Institutions as the “rules, norms, meanings, symbols, and similar aides to collaboration” (p. 2) (Wieland, Koskela-Huotari, & Vargo, 2015) Integrated institutionalism
Institutions as “enduring rules, norms, values and beliefs” (p. 2964)
Institutional arrangements as “sets of interrelated institutions – in providing the rules of the game that guide how resources are integrated” (p. 2964)
(Koskela-Huotari, Edvardsson, Jonas, Sörhammar, & Witell, 2016) Integrated institutionalism
Rational choice institutionalism
Institutions as “the social structures that guide and are guided by the actions and interactions among multiple actors” (p. 2) (Vargo, Wieland, & Akaka, 2016) Neo-institutionalism
Institutions as the “rules, norms, meanings, symbols, practices, and similar aides to collaboration” (p. 6) (Vargo & Lusch, 2016) Integrated institutionalism
Institutions as “social norms” or “rules of the game” (p. 642)
Institutions as “institutions as coordination mechanisms of value co-creation consist of formalized rules and less formalized norms defining appropriate behavior, as well as cultural beliefs and cognitive models, frames and schemas encapsulating the often taken-for-granted assumptions and beliefs fundamental to guiding social action in different situations” (p. 649)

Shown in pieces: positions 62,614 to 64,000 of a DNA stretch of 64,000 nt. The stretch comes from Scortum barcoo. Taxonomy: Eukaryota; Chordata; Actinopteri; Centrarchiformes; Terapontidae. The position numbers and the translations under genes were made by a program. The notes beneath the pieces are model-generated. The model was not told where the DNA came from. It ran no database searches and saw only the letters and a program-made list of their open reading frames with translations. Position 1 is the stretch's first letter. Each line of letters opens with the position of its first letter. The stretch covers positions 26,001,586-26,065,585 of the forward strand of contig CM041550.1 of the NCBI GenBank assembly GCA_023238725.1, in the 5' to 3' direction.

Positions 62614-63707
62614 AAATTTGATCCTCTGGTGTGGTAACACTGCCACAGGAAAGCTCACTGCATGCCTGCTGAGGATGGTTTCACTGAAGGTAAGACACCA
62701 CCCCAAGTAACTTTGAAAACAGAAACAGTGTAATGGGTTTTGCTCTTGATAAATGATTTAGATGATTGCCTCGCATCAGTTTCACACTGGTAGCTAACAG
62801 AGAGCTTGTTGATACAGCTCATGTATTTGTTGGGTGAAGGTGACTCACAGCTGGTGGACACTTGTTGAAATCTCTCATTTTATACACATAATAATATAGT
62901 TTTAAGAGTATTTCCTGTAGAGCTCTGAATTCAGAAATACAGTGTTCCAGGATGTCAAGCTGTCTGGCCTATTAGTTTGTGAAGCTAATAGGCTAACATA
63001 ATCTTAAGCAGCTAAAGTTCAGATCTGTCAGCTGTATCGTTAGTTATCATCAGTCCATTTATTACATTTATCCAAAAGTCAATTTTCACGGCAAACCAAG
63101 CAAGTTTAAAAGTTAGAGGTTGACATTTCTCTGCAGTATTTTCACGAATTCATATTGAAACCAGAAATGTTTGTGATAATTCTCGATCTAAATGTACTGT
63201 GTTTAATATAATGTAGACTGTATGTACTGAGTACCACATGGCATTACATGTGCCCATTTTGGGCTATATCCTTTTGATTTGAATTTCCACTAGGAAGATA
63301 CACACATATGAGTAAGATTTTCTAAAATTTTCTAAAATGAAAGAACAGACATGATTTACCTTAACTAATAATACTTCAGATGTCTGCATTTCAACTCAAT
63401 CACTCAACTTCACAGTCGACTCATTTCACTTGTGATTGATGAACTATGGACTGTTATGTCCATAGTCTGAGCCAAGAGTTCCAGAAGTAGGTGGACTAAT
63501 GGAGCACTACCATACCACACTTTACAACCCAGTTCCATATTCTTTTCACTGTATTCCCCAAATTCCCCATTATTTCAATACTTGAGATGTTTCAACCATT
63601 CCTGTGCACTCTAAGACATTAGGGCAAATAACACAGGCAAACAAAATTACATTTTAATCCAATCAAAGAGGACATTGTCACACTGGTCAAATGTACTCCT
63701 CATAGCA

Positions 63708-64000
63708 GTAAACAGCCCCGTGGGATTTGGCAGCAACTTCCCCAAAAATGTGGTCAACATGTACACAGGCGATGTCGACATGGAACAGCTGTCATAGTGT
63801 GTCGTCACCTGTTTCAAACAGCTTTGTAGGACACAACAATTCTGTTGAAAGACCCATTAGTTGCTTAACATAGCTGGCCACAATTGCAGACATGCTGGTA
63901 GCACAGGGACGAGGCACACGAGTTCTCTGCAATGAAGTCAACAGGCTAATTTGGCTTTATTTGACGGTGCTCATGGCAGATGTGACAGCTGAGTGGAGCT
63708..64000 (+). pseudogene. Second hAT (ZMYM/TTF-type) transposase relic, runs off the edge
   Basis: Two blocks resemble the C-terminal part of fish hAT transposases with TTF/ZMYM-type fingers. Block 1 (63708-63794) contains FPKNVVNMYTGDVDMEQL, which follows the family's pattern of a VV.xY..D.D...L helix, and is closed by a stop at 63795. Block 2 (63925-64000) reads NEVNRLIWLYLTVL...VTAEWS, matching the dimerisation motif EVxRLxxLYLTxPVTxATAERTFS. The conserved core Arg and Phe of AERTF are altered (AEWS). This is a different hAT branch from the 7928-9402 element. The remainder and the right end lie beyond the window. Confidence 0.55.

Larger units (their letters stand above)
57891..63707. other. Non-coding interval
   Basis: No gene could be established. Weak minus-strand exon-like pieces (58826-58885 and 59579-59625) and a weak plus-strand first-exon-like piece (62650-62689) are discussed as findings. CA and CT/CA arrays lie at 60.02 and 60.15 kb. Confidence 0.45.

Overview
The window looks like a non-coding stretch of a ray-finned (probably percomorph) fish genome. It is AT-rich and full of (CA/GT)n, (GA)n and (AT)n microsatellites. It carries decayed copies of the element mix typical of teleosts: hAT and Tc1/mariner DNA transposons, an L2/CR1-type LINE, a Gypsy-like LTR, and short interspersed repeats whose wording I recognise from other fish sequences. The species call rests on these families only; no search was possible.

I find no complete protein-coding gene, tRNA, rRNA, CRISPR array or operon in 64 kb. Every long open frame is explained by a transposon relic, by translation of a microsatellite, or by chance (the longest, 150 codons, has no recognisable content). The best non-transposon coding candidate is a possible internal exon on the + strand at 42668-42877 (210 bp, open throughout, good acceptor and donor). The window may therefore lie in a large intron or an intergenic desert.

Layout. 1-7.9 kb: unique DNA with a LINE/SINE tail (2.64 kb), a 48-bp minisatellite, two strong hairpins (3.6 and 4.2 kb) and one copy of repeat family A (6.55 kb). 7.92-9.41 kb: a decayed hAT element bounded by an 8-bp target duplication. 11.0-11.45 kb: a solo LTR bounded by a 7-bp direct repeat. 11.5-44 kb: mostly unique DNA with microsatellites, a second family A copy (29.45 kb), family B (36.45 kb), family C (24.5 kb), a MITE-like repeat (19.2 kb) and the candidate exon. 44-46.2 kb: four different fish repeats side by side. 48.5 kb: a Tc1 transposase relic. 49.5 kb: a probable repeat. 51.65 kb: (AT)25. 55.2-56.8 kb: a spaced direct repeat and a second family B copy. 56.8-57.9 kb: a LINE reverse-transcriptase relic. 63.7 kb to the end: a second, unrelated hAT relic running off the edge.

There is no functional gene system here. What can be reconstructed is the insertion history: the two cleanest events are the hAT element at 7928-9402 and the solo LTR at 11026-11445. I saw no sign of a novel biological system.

(Akaka, Koskela-Huotari, & Vargo, 2019) Rational choice institutionalism
Integrated institutionalism
Institutions as “formalized rules and less formalized norms defining appropriate behavior, as well as cultural beliefs and cognitive models, frames and schemas incapsulating the often taken-for-granted assumptions and beliefs fundamental to guiding social action in different situations” (p. 8) (Vargo, Koskela-Huotari, & Vink, 2020) Integrated institutionalism
Note:

(a) The institutional streams identified are detailed in the “Institutions in Institutional Theory” section, with the “integrated institutionalism” being the approach proposed by Scott (1987, 2008, 2013)

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Corresponding author

Sara Martins Gonçalves can be contacted at: agoncalves@iseg.ulisboa.pt.